E(G). We explore fundamental properties of such graphs and their characterization for small
values of k. Particular attention is devoted to 3edgecritical graphs.
In Chapter 3, the changes in domination number brought aboutby vertex removal are investigated.
\
Parameters )'+'(G) (and "((G)), denoting the smallest number of vertices of G in a set 5 such that
)'(G5) > )'(G) ()'(G 5) < )'(G), respectively), are investigated, as are'kvertexcritical graphs G
(with )'(G) = k and )'(Gv) < k for all v E V(O)). The existence of smallest'dominationforcing
sets of vertices of graphs is considered.
The bondage number 'Y+'(G), i.e., the smallest number of edges of a graph G in a set F such that
)'(G F) > )'(0), is investigated in Chapter 4, as are associated extremal graphs. Graphs with
dominating sets or domination numbers that are insensitive to the removal of an arbitrary edge are
considered, with particular reference to such graphs of minimum size.
Finally, in Chapter 5, wediscuss ndominating setsD of a graph G (such that each vertex in GD
is adjacent to at least n vertices in D) and associated parameters. All chapters but the first and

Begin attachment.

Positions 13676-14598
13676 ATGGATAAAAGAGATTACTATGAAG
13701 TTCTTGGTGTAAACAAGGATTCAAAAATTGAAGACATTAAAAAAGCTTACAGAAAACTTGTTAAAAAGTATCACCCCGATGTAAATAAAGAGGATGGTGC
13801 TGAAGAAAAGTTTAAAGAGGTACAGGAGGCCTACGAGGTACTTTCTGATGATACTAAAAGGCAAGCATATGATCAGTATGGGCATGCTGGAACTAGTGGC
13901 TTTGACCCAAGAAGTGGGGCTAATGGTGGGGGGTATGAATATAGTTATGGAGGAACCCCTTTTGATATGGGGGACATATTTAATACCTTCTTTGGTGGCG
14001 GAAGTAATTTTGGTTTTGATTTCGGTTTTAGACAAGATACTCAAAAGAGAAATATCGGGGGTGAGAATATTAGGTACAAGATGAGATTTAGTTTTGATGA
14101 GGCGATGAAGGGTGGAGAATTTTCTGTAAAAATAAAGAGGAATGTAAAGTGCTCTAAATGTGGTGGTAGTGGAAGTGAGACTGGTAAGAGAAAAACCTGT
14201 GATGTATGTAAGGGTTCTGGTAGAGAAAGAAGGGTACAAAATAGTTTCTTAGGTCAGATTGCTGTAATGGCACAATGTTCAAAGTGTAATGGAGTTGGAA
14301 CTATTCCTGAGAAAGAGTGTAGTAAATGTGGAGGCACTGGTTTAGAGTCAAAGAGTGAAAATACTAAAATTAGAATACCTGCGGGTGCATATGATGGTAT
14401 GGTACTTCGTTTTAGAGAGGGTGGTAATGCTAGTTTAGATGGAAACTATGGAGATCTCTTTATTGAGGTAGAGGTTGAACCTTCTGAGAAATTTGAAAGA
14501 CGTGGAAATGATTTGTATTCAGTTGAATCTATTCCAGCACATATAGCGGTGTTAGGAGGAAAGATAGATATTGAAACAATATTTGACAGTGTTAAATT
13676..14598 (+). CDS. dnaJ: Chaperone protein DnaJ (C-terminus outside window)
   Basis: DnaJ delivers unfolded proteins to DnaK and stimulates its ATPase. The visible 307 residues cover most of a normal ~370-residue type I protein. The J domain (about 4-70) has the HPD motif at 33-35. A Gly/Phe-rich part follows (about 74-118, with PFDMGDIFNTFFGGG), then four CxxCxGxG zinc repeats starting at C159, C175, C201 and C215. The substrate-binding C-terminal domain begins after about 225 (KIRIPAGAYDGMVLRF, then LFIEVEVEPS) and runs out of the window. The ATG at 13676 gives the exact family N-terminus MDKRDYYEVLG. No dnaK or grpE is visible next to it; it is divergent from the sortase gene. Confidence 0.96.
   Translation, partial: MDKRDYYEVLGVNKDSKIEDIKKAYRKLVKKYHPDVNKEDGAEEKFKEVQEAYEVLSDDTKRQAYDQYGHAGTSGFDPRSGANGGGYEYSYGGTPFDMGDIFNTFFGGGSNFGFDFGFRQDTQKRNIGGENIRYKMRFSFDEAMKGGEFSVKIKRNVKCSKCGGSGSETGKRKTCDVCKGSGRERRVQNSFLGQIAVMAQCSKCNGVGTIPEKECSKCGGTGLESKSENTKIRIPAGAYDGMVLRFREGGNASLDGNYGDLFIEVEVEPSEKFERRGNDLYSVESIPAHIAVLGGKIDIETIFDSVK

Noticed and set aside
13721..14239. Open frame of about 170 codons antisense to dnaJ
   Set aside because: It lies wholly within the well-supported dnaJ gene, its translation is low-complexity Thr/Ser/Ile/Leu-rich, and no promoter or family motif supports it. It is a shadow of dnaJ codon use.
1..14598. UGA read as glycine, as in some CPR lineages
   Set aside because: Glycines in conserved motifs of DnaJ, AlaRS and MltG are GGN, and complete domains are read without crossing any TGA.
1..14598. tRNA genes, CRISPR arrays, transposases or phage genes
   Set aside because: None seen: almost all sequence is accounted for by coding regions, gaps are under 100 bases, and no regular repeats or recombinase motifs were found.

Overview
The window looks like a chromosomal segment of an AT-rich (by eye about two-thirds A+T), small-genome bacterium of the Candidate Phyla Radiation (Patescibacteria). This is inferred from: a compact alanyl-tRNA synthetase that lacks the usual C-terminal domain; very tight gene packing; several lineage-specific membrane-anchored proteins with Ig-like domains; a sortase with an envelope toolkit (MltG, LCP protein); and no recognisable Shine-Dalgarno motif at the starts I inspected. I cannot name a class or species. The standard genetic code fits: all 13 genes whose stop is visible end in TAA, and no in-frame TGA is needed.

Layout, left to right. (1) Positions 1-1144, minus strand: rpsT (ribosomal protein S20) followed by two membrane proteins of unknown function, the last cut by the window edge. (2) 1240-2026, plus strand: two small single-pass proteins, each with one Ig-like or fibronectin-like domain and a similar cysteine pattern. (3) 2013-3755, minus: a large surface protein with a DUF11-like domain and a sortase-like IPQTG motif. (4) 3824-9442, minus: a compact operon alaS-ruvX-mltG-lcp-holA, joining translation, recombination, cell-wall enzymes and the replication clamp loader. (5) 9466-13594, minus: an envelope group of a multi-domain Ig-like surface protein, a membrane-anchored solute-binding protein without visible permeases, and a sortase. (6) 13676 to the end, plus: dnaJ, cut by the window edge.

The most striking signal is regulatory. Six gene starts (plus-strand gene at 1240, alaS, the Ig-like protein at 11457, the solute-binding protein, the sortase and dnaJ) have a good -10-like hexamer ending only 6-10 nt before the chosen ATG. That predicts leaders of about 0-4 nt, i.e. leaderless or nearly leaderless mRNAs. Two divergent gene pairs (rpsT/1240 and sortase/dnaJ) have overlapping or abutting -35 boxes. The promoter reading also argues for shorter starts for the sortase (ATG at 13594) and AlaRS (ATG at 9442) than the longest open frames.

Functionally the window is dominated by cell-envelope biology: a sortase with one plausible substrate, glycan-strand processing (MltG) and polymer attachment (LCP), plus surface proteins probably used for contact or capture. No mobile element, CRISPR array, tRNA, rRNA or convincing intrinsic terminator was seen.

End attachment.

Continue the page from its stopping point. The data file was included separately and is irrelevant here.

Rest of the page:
fourth contain a listing of unsolved problems and conjectures. / Thesis (M.Sc.)University of Natal, 1993.

10 
The preliminary group classification of the equation utt = f(x,ux)uxx + g(x, ux)Narain, Ojen Kumar. January 1995 (has links)
We study the class of partial differential equations Utt = f(x, ux)uxx +
g(x, u x), with arbitrary functions f(x, u x) and g(x, u x), from the point of view
of group classification. The principal Lie algebra of infinitesimal symmetries
admitted by the whole class is threedimensional. We use the method of preliminary
group classification to obtain a classification of these equations with
respect to a onedimesional extension of the principal Lie algebra and then a
countabledimensional subalgebra of their equivalence algebra. Each of these
equations admits an additional infinitesimal symmetry. L.V. Ovsiannikov [9]
has proposed an algorithm to construct efficiently the optimal system of an
arbitrary decomposable Lie algebra. We use this algorithm to construct an
optimal system of subalgebras of all dimensionalities (from onedimensional
to six dimensional) of a sevendimensional solvable Lie algebra. / Thesis (M.Sc)University of DurbanWestville, 1995.